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Acta Physiol (Oxf). 2008 Feb;192(2):165-72. Epub 2007 Nov 16.

Cytoskeletal control of vesicle transport and exocytosis in chromaffin cells.

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Department of Cellular and Molecular Medicine, University of Ottawa, Ottawa, ON, Canada.


Chromaffin cell exocytosis is a fascinating interplay between secretory vesicles and cellular components. One of these components is the cytoskeleton and its associated regulatory proteins. Transport of chromaffin secretory granules from their site of biosynthesis towards the active site of exocytosis requires both F-actin fine remodelling as well as microtubule trails. At least two molecular motors, myosins II and V, seem to play a crucial role in the control of F-actin dynamics and vectorial vesicle displacement respectively. Vesicle movement experiences spatial restrictions as they approach the cell cortical region, where the F-actin meshwork constitutes a barrier-limiting vesicle access to the plasmalemma. During secretion, cortical F-actin is locally disrupted providing access of vesicles to release sites on the plasmalemma. Removal of the stimulus restores cortical F-actin. Two pathways (Ca2+-scinderin and PKC-MARCKS) control F-actin changes during the secretory cycle . Furthermore, GTPases such as RhoA, that controls F-actin network integrity, and Cdc42 signalling which induces the formation of local actin filaments at active sites, provide additional evidence on the importance of F-actin as a key element in vesicle transport and in the exocytotic machinery of chromaffin cells.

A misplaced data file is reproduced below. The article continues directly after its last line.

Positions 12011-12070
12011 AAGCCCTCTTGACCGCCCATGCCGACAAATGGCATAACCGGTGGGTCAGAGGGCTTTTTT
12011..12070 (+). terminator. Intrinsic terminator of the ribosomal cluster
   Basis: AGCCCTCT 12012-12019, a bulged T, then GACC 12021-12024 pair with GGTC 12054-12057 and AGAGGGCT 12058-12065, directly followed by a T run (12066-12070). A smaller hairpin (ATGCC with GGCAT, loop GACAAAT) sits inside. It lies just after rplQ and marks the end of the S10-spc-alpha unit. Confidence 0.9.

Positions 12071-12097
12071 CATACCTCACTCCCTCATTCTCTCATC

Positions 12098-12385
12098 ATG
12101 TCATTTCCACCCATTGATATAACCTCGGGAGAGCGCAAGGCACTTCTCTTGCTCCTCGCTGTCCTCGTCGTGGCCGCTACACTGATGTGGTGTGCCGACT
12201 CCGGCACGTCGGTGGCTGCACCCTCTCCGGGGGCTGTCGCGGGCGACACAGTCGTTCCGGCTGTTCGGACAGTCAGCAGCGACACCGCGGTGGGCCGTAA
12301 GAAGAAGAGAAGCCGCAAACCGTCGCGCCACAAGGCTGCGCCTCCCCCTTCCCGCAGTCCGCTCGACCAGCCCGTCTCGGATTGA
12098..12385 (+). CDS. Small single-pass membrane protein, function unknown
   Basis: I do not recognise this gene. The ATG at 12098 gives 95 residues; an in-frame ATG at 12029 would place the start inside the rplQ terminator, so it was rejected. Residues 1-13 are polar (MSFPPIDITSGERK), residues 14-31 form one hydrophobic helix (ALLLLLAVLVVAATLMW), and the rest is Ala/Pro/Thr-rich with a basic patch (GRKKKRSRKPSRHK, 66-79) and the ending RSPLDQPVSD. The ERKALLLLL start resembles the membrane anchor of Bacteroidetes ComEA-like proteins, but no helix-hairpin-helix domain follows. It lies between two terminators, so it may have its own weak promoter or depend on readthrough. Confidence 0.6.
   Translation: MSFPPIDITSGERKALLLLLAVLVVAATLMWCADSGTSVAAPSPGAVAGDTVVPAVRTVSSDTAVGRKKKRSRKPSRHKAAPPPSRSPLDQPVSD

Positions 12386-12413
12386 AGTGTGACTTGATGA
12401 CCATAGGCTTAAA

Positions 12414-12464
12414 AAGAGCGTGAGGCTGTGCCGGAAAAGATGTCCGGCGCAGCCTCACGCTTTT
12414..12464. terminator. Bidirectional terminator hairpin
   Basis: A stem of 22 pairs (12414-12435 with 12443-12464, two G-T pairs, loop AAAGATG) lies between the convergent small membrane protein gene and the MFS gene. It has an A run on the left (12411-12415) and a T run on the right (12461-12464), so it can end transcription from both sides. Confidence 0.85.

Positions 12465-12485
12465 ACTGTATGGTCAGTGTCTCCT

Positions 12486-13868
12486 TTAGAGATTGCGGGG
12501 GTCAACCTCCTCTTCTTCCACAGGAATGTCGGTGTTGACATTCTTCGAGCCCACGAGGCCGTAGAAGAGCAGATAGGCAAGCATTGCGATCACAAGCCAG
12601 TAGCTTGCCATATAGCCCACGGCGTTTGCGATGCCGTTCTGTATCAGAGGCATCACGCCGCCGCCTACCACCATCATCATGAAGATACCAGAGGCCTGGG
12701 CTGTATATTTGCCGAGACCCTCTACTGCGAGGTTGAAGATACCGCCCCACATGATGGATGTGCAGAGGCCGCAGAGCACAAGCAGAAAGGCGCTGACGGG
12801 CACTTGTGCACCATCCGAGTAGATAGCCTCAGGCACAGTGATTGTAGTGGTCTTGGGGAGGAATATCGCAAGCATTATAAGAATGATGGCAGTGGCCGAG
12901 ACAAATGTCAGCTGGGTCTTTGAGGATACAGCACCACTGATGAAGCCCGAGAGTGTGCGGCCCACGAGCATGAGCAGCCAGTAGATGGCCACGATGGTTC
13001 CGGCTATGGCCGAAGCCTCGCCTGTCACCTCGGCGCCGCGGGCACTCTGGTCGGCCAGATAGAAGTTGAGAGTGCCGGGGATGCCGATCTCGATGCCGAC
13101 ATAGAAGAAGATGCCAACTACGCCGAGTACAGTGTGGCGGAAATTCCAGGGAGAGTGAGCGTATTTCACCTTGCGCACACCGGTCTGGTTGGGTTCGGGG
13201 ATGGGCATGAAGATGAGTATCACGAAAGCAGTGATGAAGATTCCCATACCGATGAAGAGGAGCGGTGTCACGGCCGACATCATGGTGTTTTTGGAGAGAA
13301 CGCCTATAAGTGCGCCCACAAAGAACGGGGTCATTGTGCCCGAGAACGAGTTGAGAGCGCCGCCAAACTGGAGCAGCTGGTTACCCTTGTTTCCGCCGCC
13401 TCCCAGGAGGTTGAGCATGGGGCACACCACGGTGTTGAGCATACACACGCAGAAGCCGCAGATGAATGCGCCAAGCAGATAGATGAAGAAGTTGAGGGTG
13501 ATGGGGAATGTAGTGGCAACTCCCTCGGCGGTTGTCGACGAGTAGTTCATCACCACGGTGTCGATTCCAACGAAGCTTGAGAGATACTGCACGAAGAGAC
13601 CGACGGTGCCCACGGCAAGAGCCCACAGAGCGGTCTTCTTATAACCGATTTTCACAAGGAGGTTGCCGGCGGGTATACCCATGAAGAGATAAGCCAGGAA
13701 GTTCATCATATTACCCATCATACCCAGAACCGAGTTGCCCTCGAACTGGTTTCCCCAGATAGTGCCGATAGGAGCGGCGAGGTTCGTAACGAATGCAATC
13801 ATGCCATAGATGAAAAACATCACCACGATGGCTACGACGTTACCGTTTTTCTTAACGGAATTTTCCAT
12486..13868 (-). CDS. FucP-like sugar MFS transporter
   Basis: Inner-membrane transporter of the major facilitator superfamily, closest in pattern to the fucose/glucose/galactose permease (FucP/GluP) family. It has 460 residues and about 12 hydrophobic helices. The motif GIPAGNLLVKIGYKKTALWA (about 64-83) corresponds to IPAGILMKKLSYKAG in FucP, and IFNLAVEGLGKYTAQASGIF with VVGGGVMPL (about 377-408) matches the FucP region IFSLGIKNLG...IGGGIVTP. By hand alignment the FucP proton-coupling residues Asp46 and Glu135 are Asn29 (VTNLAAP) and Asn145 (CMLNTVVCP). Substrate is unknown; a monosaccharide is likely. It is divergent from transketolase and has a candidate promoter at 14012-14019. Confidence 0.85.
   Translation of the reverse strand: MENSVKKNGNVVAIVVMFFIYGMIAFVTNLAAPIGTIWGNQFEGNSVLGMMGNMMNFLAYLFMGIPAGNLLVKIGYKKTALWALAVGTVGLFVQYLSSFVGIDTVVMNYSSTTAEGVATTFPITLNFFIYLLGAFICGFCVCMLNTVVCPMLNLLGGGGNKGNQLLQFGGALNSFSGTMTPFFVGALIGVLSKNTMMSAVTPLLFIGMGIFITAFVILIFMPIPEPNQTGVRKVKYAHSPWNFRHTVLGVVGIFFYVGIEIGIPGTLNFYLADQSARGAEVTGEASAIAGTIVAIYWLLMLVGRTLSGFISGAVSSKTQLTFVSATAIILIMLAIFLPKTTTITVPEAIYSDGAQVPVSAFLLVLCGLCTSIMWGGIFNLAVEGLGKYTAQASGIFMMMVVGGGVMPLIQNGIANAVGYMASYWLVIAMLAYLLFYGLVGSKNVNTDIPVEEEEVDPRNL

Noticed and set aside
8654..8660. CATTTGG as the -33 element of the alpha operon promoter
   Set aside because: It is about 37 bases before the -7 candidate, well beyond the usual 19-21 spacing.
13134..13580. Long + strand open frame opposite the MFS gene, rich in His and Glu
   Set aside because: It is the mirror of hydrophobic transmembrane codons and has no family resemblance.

[Indexed for MEDLINE]

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